THE BIG 3
Confrontational Warrior Culture is something unique to the Indo-European warrior peoples of the West. Married with Christianity (for it is indeed, already a Christian principle), it has created all of the achievements of Western Civilization.
But just what is Confrontational Warrior Culture, you ask?
To understand it, first we’ve got to understand the Warrior part of the culture.
Confrontational Warrior Culture comes from 3 groups of Warriors:
- The Ancient Greek Hoplites
- The Ancient Roman Legionnaires
- The Ancient Germanic Barbarians.
And even though these Indo-European blood brothers both fought and befriended each other at different stages of history, they all had one thing in common.
They love to fight!
They love nothing more than to test their strength against a worthy opponent, and find great joy and fulfillment in the battle. But they do it in a special way that is “Confrontational”.
And so we come to the second part of the culture we’ve got to understand, Confrontation itself!
An example will the meaning of “Confrontation” explain best.
Think back to the old Black-and-White Westerns like Gunsmoke you watched with your grandparents.
Marshall Matt Dillon goes out into the street to face the bad guy in a fast draw show-down and blasts the bad guy away. Up front, clean, noble, and honorable. Like a man. That is Confrontation.
In fact, the word “Noble”, translated into English from the Greek word “Kalon”, translates literally into a “Warrior who fights Confrontationally”! 
In the end, it creates a Warrior that is, as Wilhelm Gronbech described, “generous, brave, fearless, quick-witted, stern towards his enemies, faithful to his friends, and frank with all.”
And it is very different from the other Warrior Cultures around the world with which you are probably familiar. Because to truly understand what Confrontation is, you’ve also got to understand what it’s not.
FISH IN A BARREL
Confrontational Warrior Culture is the exact opposite of what we call Predatory Warrior Culture.
Just what is Predatory Warrior Culture, you ask?
Predatory Warrior Culture is stab-in-the-back, shooting fish in a barrel style of fighting, and all the torture and mutilation that goes with it.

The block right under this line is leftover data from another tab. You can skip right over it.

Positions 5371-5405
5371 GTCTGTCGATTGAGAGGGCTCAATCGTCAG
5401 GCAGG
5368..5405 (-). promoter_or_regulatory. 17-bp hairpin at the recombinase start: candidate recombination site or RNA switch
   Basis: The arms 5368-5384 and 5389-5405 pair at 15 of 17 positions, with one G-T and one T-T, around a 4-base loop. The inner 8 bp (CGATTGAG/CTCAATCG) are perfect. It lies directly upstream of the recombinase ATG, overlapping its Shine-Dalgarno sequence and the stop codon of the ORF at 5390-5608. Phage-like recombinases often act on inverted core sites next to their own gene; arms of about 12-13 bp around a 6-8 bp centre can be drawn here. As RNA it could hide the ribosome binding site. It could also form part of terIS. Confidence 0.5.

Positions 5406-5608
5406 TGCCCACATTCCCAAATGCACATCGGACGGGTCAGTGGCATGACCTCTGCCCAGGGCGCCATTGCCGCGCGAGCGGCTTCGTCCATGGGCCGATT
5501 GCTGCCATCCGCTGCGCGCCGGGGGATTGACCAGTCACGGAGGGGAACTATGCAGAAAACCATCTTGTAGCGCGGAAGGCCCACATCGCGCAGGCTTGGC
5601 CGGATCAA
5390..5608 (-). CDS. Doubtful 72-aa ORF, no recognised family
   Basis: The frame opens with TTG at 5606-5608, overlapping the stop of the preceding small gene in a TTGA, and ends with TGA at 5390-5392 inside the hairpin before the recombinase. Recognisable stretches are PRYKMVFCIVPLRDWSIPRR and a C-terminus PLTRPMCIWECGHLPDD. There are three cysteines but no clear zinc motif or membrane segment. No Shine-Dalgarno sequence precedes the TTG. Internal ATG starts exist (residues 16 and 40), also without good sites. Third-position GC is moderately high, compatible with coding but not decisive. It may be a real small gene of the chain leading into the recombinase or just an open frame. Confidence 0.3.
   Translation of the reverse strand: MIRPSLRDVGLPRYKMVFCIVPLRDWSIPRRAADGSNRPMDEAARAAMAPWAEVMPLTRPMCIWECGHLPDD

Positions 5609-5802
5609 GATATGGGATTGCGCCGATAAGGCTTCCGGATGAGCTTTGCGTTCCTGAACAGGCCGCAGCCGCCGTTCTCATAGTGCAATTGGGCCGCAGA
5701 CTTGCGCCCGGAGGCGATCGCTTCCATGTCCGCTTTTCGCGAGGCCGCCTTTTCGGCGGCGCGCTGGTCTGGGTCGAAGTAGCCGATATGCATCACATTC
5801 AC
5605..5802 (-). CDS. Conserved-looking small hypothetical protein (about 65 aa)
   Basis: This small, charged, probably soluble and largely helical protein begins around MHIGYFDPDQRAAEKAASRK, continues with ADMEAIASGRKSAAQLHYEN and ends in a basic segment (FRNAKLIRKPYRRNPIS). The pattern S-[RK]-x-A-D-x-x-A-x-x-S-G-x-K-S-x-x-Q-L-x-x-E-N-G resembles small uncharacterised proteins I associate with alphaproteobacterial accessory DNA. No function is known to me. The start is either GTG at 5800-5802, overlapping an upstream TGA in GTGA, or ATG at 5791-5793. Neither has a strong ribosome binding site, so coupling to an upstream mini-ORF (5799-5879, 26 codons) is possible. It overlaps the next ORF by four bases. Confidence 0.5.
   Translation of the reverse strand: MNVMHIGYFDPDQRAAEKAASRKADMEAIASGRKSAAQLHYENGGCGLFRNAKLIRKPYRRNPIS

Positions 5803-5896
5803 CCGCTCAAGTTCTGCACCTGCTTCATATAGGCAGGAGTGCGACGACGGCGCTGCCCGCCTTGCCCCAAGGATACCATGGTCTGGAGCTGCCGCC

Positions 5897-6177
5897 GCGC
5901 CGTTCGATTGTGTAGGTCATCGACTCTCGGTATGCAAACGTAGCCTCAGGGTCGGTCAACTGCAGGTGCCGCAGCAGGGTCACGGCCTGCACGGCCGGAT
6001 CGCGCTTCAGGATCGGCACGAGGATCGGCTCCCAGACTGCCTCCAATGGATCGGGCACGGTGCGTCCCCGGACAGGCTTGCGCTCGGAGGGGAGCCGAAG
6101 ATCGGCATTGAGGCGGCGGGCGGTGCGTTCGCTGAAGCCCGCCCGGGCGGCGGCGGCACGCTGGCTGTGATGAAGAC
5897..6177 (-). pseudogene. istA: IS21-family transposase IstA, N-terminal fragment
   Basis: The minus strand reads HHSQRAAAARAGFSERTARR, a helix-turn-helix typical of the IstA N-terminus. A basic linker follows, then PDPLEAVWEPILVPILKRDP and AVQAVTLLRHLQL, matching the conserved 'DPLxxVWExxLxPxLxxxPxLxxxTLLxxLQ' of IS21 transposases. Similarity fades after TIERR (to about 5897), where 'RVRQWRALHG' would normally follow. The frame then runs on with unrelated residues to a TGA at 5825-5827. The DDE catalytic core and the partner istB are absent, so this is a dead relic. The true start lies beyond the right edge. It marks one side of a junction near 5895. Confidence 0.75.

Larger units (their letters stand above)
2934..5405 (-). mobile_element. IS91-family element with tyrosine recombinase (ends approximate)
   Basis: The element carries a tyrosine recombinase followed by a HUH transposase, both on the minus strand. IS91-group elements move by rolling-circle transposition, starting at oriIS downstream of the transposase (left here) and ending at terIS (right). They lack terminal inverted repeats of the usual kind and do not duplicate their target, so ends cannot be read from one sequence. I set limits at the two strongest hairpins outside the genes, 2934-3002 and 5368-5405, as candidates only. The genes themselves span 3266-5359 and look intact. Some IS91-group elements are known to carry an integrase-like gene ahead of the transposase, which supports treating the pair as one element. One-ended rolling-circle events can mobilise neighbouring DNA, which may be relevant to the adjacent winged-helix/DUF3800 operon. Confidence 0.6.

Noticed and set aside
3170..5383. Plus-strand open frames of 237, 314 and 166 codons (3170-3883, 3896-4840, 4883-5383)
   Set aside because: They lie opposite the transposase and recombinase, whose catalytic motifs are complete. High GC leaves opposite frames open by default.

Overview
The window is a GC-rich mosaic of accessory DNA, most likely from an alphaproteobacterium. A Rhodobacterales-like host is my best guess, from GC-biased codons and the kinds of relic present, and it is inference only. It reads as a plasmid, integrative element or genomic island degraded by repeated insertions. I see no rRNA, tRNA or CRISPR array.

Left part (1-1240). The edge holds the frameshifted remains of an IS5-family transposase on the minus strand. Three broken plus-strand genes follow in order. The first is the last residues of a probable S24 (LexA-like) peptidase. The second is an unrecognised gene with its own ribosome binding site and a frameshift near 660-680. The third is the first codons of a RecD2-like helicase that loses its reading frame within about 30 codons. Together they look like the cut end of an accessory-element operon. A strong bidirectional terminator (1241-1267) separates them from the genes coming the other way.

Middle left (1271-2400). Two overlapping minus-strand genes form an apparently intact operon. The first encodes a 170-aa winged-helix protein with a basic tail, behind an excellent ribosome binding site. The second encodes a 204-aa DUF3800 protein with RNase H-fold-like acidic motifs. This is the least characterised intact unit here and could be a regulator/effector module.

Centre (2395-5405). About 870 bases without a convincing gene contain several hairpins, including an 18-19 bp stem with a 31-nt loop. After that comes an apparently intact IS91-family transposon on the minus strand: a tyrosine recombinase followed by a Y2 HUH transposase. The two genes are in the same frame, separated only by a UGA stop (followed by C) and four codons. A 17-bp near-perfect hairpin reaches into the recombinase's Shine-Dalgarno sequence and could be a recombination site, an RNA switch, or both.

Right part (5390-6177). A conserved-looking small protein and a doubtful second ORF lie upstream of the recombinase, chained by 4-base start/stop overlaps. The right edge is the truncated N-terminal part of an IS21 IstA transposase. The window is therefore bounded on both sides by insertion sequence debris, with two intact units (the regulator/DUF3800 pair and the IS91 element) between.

Predatory Warrior Culture does these things because the powerlessness of the fish set alongside the all-consuming power of the man with a gun makes them feel powerful.
But the Confrontational Warrior takes a different track.
The Confrontational Warrior believes that he who is strongest can beat the best! That’s why the Confrontational Warrior doesn’t shoot fish in a barrel! They’re just fish who can’t shoot back!
So the Confrontational Warrior does the exact opposite of stab-in-the-back, shooting fish in a barrel style of fighting.
He doesn’t seek out the weakest, most pathetic, helpless victim he can find that he’s got a sure chance of beating.
No, he seeks out the roughest, toughest Predator on the entire frontier to beat to punish him for his misdeeds!
THE WARRIOR’S ART
So there you have it.
A Warrior Philosophy based on the Classical Western Civilization’s Greatest Minds and the Ancient Warrior Code of the Confrontational Indo-European Peoples.
But what kind of Art illustrates such an ethos?
We call it Pulp Fiction!
And together we are bringing about a Pulp Fiction Renaissance!
 For an extended discussion of this topic, see Barrett, Richard and Lafond, James. “Richard Barrett and the Crackpot Mythologist Discuss Our Collective Narrative Depth.” 2020. Retreived 12, February 2021, from https://www.jameslafond.com/article.php?id=12571.
 See the 1975 quote from Los Angeles Times columnist Cecil Smith “Gunsmoke was the dramatization of the American epic legend of the west. Our own Iliad and Odyssey, created from standard elements of the dime novel and the pulp Western as romanticized by [Ned] Buntline, [Bret] Hatre, and [Mark] Twain. It was ever the stuff of legend…Matt Dillon…Miss Kitty… Doc Adams…and Chester…were our Zues, Aphrodite, Bacchus and limping Mercury.” Quoted in Smith, C. (1975, September 01). Legend Goes Down The Tubes. Los Angeles Times, pp. 39-51. Reproductions of Pages 39 and 59 can be found HERE and HERE respectively.
 See Gunsmoke’s intro perfectly illustrating the Confrontational Warrior Ethos of the West HERE.
 Barrett, Richard and Lafond, James. “Arete and Agony: Richard Barrett and James Discuss the Conceptual and Spiritual Aspects of Aryan Warrior Culture.” 2020. Retrieved 01, January, 2021, from https://www.jameslafond.com/article.php?id=12244.
 Gronbech, Vilhelm.. The Culture of the Tuetons. London, England. Oxford University Press, 1931. Pg. 6.